Address the issue and answer the question being asked, not the question you want to be asked. Australians on the whole are a resilient bunch, we’re educated, aware and fair minded – often there is no need to ‘sugar coat’ a message – just tell it like it is, and there is certainly no need to score points.

In the case of Health, it’s not about which state has got the best tracing system and it’s certainly not about the views of one party over the other. It is about when we should wear masks, travel for holidays, eligibility for the vaccination , what’s an essential service (or more so – what isn’t) and when we should expect the lockdown to end.

While for Advice, what the client really wants to know is if they’re on track to achieve their financial goals. And if they’re not, what adjustments need to be made. Isn’t this what the review/progress to plan is really all about?

5. Be genuine and respectful of your audience

Meetings should take place as scheduled, they should start and finish on time, questions should be encouraged, and the answers should be genuine and honest. And, there is certainly nothing wrong with saying “I’ll get back to you” if you don’t immediately know the answer.

‘Do as I say and not as I do’ is not a good position to take. There’s nothing more irksome than seeing a senior minister or public servant being caught in breach of their own guidelines. And this applies for both Health and Advice.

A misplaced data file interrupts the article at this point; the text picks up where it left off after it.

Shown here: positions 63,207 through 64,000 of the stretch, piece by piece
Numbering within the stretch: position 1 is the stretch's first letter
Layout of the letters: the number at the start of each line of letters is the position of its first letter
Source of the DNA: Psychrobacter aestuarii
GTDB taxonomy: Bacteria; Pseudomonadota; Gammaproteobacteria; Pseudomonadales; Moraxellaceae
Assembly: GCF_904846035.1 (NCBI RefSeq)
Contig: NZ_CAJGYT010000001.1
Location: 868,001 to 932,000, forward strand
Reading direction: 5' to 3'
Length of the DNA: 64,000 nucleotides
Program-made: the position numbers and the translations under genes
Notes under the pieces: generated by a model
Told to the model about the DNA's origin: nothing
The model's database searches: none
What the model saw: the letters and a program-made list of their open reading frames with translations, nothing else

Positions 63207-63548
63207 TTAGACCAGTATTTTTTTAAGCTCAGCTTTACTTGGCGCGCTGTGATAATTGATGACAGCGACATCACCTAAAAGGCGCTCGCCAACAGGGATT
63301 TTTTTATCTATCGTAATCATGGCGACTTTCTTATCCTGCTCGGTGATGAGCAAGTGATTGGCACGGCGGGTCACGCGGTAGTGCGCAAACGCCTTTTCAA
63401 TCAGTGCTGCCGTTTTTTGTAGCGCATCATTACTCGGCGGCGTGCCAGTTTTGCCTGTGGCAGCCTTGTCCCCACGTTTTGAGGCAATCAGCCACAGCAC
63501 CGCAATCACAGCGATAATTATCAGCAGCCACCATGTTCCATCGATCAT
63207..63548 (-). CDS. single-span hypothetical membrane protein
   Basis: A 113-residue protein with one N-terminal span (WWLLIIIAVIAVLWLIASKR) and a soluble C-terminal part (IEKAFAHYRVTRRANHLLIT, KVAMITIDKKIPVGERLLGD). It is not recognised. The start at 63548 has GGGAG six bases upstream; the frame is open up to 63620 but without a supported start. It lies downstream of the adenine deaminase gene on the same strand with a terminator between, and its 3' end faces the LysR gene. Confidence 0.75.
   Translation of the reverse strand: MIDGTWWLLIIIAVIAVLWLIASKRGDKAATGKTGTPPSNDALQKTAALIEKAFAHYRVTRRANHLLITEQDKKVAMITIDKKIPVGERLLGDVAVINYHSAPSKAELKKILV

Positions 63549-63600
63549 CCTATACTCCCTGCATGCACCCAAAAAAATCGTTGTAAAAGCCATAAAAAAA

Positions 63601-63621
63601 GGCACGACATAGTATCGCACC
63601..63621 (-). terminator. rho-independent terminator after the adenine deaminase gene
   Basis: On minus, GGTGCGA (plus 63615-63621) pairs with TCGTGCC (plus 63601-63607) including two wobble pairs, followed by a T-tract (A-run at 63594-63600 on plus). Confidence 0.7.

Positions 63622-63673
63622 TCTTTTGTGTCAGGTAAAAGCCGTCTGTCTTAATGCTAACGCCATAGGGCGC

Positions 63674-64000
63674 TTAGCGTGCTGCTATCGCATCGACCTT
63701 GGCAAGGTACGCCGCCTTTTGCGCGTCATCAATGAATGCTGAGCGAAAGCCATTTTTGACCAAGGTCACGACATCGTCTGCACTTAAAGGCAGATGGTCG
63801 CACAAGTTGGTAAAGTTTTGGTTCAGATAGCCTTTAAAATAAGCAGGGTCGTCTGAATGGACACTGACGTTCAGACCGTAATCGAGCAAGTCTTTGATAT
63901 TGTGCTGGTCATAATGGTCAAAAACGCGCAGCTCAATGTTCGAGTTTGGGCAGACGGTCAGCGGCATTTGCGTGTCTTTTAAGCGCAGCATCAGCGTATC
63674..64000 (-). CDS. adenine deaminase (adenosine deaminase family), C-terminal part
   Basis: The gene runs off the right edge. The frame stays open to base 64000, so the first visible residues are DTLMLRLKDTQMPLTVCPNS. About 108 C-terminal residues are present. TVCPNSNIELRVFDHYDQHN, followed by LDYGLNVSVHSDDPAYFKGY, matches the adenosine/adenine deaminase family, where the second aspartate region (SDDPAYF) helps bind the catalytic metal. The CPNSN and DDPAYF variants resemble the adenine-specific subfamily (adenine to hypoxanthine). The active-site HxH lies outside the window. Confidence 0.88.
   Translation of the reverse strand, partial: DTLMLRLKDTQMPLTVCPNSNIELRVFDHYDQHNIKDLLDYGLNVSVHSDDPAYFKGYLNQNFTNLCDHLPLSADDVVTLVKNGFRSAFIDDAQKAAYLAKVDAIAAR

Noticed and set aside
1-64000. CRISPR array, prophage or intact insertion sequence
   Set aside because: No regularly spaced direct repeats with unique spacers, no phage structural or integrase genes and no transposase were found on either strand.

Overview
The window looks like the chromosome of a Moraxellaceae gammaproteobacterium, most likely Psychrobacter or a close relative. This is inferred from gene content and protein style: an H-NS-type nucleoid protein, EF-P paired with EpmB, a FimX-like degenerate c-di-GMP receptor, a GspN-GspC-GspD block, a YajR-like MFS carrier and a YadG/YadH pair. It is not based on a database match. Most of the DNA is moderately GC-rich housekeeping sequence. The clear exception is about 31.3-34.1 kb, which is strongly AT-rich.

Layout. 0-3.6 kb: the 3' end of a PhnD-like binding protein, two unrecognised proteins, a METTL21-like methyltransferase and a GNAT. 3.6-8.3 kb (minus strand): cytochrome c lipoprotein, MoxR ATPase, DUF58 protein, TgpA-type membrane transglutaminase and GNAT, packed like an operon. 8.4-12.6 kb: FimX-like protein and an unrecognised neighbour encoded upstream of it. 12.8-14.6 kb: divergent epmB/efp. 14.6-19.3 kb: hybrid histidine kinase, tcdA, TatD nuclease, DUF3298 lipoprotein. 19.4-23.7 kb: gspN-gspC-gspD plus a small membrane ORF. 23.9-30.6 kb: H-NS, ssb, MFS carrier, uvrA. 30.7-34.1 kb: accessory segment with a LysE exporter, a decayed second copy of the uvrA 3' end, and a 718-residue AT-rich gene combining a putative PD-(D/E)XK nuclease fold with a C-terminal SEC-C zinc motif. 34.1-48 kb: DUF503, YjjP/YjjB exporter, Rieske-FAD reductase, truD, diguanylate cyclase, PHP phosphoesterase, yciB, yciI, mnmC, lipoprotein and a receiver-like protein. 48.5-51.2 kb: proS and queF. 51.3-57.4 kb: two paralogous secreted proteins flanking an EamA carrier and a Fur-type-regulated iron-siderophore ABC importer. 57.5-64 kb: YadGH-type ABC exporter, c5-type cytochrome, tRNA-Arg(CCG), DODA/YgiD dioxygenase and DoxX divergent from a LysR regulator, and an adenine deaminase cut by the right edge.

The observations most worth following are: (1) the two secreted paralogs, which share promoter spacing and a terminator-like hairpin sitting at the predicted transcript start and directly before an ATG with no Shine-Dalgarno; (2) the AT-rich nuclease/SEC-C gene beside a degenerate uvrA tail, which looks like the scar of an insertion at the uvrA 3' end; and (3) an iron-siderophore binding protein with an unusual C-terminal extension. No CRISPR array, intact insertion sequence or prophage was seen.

While you don’t have to thank people at every opportunty, it certainly doesn’t hurt to acknowledge their situation and support from time to time. Something every state premier has become very good at.

Pleasingly, the same can be said for many advisers we work with, who are proactive in thanking clients for a milestone they’ve attained (five years as your client for example) or thank centres of influence for a referral (or ten years as a strategic partner etc). Never underestimate the power of a phone call or handwritten note – particularly in these times.

6. Avoid key dependency

Involving others is a professional approach, providing assurance to all. At every Health briefing, there are invariably multiple ministers and experts on hand to cover all bases.

This should also be the standard for advice practices, the majority of whom are sole owner businesses, where the owner openly acknowledges that their business wouldn’t survive without their presence. This key dependency issue can be somewhat addressed by involving other staff members in client meetings and other practice activities.

7. Never assume the strength of your relationship

Politicians are regularly tapping into the sentiment of the public through polling, research and focus groups. Sometimes they can get it wrong but for the most part they have a good handle on how satisfied or not their public is.

Advisers are seemingly not so diligent in seeking their clients’ feedback, with just one in three practices doing so over the last two years. A stat which continues to confound us. If ever there was a time for a ‘how’s things’ call or a satisfaction survey to be undertaken, surely it’s now!

For your consideration.